(‘Abdu’l-Bahá, The Promulgation of Universal Peace, p. 152)


Is it impossible to attain the virtues of the spiritual world because we are not living in the time of Moses, the period of the prophets or the era of Christ? Those were spiritual cycles. Can we not develop spiritually because we are far from them and are living in a materialistic age? The God of Moses and Jesus is able to bestow the same favors, nay, greater favors upon His people in this day. For example, in past ages He bestowed reason, intelligence and understanding upon His servants. Can we say He is not able to confer His bounties in this century? Would it be just if He sent Moses for the guidance of past nations and entirely neglected those living now? Could it be possible that this present period has been deprived of divine bounties while past ages of tyranny and barbarism received an inexhaustible portion of them? The same merciful God Who bestowed His favors in the past has opened the doors of His Kingdom to us. The rays of His sun are shining; the breath of the Holy Spirit is quickening. That omniscient God still assists and confirms us, illumines our hearts, gladdens our souls and perfumes our nostrils with the fragrances of holiness. Divine wisdom and providence have encircled all and spread the heavenly table before us. We must take a bountiful share of this generous favor.
(‘Abdu’l-Bahá, The Promulgation of Universal Peace, p. 161)


Likewise, the divine religions of the holy Manifestations of God are in reality one, though in name and nomenclature they differ. Man must be a lover of the light, no matter from what dayspring it may appear. He must be a lover of the rose, no matter in what soil it may be growing. He must be a seeker of the truth, no matter from what source it come.
(‘Abdu’l-Bahá, The Promulgation of Universal Peace, p. 151)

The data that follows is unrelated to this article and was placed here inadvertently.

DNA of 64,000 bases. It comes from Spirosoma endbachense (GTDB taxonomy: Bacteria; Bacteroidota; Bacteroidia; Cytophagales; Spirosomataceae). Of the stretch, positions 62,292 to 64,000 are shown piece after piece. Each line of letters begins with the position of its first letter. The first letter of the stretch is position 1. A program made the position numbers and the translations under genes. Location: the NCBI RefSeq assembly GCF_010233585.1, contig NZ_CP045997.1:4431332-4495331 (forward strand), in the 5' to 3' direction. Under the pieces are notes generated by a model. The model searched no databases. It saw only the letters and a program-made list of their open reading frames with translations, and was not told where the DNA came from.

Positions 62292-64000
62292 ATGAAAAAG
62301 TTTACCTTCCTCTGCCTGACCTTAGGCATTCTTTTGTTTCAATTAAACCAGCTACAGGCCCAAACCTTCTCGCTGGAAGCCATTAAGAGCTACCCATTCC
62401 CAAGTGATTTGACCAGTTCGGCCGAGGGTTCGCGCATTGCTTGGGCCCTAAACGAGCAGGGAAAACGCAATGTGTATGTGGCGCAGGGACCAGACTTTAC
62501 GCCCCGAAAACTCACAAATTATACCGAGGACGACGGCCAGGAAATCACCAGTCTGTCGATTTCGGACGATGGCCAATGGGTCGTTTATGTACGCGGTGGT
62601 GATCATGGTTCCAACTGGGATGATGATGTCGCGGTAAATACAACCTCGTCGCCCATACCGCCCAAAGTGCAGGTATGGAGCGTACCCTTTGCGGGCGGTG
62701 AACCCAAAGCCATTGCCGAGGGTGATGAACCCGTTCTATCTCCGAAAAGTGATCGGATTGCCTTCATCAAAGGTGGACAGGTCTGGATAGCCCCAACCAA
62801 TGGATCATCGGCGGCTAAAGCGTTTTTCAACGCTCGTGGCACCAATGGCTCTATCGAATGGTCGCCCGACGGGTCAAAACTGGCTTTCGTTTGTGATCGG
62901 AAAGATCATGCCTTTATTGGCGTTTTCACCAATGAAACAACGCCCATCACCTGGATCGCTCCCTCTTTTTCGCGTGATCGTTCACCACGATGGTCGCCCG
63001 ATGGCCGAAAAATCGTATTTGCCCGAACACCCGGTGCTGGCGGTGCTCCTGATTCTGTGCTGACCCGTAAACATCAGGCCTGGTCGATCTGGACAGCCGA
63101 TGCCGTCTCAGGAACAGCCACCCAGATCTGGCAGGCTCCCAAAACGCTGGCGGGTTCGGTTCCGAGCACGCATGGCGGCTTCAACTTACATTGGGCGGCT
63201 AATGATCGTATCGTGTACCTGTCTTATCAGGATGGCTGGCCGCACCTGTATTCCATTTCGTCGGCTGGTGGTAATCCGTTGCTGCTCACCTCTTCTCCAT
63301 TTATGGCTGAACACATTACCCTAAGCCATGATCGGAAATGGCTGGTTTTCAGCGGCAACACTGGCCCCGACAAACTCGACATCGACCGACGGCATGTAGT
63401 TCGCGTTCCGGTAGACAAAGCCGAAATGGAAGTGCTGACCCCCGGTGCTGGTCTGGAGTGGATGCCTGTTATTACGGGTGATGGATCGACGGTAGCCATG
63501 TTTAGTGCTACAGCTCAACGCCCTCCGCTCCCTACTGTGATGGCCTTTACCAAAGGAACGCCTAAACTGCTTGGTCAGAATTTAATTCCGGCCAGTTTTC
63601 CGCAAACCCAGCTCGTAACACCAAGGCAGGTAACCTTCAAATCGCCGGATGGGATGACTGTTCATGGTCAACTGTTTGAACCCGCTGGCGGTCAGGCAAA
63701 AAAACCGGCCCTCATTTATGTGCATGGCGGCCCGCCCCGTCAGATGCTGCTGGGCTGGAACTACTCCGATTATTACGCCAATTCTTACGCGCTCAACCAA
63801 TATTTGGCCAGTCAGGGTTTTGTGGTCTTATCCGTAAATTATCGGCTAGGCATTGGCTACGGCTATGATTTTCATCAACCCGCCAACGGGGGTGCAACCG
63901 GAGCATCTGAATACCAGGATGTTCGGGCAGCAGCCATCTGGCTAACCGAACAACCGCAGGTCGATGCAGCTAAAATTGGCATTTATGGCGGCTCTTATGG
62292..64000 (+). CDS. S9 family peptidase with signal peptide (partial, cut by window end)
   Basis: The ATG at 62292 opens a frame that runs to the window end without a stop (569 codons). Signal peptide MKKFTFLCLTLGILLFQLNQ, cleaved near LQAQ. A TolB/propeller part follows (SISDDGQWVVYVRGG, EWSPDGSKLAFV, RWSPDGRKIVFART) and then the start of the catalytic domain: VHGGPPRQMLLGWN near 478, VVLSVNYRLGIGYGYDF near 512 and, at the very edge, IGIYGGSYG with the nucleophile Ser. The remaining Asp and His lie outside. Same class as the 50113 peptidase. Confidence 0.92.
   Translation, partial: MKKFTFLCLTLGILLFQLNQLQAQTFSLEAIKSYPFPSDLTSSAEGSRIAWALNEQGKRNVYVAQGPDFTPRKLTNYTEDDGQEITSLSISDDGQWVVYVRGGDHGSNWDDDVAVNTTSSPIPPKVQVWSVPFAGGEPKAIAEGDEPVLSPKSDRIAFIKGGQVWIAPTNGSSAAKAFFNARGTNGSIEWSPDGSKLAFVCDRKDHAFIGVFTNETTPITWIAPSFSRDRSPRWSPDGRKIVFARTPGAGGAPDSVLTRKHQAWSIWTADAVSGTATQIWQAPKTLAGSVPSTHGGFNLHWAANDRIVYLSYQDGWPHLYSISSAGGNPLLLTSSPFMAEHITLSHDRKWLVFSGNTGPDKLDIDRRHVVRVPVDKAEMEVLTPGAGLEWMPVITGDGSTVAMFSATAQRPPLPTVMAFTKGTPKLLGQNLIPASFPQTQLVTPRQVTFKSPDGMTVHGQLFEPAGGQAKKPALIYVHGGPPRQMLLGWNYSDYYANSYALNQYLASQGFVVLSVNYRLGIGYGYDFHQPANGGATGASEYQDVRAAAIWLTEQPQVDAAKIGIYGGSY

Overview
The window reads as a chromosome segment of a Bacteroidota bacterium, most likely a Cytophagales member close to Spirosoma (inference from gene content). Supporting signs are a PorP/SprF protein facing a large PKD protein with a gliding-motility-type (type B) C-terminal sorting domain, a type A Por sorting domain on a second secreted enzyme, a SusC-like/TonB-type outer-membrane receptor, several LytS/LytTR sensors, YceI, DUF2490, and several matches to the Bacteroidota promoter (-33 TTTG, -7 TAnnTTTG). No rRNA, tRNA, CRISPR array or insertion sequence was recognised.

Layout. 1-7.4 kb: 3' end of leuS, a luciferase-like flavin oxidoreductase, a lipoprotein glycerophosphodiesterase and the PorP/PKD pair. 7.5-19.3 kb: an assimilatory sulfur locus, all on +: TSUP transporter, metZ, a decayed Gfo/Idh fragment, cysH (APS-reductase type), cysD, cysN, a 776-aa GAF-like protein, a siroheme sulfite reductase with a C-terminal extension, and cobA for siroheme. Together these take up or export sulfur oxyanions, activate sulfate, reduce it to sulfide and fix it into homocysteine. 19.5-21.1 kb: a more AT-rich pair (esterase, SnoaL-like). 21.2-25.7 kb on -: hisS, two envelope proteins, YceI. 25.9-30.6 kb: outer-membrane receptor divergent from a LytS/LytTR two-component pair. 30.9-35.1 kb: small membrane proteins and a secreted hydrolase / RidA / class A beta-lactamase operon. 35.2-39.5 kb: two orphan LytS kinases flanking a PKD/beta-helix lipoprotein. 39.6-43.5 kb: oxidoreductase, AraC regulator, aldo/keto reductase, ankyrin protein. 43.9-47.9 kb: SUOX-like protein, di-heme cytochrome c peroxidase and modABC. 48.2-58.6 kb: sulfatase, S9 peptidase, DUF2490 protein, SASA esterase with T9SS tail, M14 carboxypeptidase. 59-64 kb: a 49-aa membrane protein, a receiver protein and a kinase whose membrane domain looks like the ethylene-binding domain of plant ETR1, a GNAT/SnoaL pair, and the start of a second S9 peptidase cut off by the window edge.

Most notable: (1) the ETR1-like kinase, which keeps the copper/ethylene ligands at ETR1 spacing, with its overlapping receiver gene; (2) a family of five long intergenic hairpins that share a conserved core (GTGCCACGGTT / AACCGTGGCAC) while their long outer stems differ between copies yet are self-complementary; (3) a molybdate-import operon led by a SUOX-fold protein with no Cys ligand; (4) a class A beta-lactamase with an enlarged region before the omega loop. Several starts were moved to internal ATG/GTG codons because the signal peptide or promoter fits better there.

Some souls were lovers of the name Abraham, loving the lantern instead of the light, and when they saw this same light shining from another lantern, they were so attached to the former lantern that they did not recognize its later appearance and illumination. Therefore, those who were attached and held tenaciously to the name Abraham were deprived when the Abrahamic virtues reappeared in Moses. Similarly, the Jews were believers in Moses, awaiting the coming of the Messiah. The virtues and perfections of Moses became apparent in Jesus Christ most effulgently, but the Jews held to the name Moses, not adoring the virtues and perfections manifest in Him. Had they been adoring these virtues and seeking these perfections, they would assuredly have believed in Jesus Christ when the same virtues and perfections shone in Him. If we are lovers of the light, we adore it in whatever lamp it may become manifest, but if we love the lamp itself and the light is transferred to another lamp, we will neither accept nor sanction it. Therefore, we must follow and adore the virtues revealed in the Messengers of God—whether in Abraham, Moses, Jesus or other Prophets—but we must not adhere to and adore the lamp. If we investigate the religions to discover the principles underlying their foundations, we will find they agree; for the fundamental reality of them is one and not multiple. By this means the religionists of the world will reach their point of unity and reconciliation. They will ascertain the truth that the purpose of religion is the acquisition of praiseworthy virtues, the betterment of morals, the spiritual development of mankind, the real life and divine bestowals. All the Prophets have been the promoters of these principles; none of Them has been the promoter of corruption, vice or evil. They have summoned mankind to all good. They have united people in the love of God, invited them to the religions of the unity of mankind and exhorted them to amity and agreement.